Biomedical scientist Alan Mackay-Sim, whose research helped achieve a feat described as “more impressive than man walking on the moon”, has been named the 2017 Australian of the Year for his pioneering stem cell research, The Age reports.
Professor Mackay-Sim’s work was central to the 2014 surgery that allowed Darek Fidyka, a Polish firefighter, to walk again and even ride a custom-built bicycle. This made him the first paraplegic in the world to recover mobility after the complete severing of the spinal nerves. The success was hailed by fellow researcher Geoff Raisman as more impressive than the moon landing
Mr Fidyka, who had been stabbed 18 times in the back by his partner’s former husband four years earlier, described the feeling of recovering movement in his legs as akin to being “born again”.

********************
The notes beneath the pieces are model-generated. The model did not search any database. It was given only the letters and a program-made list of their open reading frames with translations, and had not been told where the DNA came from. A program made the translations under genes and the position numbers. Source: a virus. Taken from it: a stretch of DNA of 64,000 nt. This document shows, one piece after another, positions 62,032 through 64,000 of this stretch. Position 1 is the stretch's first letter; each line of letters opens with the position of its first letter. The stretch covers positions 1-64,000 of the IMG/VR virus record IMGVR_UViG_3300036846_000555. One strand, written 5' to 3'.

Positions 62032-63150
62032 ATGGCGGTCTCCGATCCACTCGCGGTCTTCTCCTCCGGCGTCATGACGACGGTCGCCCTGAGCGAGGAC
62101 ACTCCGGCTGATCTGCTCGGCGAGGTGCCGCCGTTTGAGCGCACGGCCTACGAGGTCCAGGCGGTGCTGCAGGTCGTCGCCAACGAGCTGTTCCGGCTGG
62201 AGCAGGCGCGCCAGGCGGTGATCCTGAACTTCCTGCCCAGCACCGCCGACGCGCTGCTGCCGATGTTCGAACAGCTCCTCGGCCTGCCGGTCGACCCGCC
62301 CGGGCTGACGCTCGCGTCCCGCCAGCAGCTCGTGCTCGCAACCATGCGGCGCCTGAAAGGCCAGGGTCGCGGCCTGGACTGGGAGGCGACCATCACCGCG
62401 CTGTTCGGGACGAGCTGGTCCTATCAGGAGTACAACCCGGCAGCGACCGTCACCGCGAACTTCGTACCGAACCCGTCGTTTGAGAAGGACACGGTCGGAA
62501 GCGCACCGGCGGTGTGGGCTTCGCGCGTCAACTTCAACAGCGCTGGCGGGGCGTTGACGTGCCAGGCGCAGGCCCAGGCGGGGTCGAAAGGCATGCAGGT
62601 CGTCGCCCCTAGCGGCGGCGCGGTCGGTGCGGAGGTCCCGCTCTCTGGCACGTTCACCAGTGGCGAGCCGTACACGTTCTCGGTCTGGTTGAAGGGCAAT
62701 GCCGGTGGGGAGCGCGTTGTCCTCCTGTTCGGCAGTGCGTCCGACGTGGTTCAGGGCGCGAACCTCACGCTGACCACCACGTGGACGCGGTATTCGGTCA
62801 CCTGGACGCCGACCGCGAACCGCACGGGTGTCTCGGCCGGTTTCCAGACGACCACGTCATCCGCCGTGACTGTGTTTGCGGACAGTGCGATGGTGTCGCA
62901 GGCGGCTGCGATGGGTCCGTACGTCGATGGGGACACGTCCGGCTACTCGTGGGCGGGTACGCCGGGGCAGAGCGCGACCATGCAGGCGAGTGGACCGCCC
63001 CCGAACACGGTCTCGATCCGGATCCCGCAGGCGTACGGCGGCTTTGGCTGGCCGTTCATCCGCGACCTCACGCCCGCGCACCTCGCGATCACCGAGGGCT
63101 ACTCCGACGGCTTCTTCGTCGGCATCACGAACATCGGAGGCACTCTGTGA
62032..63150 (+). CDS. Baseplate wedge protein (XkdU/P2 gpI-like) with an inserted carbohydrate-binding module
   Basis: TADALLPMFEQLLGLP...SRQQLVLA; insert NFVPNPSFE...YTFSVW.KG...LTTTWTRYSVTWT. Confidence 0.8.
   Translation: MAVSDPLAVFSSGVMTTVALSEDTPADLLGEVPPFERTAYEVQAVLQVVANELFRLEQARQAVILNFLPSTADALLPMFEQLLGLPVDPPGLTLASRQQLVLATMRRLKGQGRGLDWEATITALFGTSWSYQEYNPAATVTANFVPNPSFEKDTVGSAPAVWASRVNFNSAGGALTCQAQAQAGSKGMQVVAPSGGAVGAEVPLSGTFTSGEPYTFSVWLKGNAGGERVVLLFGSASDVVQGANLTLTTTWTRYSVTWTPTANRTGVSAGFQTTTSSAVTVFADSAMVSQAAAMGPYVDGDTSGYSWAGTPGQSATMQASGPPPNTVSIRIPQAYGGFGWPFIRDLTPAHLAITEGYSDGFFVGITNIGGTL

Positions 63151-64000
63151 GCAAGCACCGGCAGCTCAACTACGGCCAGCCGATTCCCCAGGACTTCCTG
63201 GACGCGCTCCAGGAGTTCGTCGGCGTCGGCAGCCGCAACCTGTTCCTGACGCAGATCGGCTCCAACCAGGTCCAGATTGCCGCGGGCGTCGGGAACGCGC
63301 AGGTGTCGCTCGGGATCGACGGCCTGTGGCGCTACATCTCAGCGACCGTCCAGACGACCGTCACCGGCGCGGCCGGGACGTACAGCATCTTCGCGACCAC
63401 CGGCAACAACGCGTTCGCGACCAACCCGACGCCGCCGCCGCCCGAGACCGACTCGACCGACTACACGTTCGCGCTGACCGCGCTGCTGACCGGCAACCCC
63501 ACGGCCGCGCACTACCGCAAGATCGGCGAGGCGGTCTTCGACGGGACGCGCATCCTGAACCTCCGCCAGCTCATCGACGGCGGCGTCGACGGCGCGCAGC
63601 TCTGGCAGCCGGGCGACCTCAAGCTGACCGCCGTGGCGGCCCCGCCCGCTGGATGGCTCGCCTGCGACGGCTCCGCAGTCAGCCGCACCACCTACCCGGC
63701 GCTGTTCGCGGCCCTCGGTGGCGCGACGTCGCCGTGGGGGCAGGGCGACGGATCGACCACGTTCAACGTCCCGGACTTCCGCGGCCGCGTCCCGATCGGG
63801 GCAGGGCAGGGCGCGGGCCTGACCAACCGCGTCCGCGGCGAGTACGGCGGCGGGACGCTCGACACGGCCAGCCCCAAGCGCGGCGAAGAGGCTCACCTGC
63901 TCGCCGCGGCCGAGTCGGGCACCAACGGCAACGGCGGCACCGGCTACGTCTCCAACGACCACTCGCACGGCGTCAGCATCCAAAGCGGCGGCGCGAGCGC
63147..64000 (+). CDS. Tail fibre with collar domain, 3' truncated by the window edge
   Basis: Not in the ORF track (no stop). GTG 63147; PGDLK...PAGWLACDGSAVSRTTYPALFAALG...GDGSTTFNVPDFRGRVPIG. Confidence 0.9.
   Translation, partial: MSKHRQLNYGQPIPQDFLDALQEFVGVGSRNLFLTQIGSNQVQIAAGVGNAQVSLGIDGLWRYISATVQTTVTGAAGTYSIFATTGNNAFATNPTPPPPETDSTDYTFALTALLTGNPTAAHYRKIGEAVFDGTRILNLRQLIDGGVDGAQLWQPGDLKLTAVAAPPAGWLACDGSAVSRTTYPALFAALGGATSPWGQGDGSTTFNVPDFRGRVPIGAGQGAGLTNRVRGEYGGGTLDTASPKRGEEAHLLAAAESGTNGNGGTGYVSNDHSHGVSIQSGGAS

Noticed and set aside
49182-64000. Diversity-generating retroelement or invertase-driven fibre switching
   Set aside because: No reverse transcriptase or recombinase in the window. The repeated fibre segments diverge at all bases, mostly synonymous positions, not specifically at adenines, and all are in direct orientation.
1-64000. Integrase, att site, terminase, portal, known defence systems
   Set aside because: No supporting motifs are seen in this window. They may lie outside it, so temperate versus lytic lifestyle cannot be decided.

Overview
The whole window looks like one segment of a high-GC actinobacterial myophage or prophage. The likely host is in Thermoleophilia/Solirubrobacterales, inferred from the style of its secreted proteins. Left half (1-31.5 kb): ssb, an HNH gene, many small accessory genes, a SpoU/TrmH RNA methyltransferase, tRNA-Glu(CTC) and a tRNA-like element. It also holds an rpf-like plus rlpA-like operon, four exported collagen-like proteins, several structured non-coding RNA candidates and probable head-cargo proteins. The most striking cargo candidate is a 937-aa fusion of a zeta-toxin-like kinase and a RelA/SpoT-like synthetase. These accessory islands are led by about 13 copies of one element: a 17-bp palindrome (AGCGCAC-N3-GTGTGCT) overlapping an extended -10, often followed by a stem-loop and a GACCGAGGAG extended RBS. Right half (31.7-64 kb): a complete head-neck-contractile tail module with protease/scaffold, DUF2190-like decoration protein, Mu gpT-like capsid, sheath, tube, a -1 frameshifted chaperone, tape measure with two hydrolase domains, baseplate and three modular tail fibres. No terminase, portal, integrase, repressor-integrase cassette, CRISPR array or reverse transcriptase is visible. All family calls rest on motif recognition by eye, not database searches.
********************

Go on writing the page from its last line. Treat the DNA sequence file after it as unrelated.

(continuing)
Professor Mackay-Sim, 65, himself relied on a stem cell transplant two years ago when he was diagnosed with Myeloma a rare form of blood cancer that develops in the bone marrow.
He is expected to use the award to increase awareness of the importance of medical research. His appointment follows former army chief David Morrison, who was recognised last year for his work promoting gender equality and diversity.
Sydney Catholic Archbishop Anthony Fisher offered a “bravo” to Prof Mackay-Sim for all he had achieved for others.
“His ground-breaking research on nasal adult stem-cells has proven that wonderful medicine is possible without unethical experiments on embryos,” Archbishop Fisher said.
“Bravo Dr Mackay-Sim, we are very proud of you!”
Large image: Giffith University/YouTube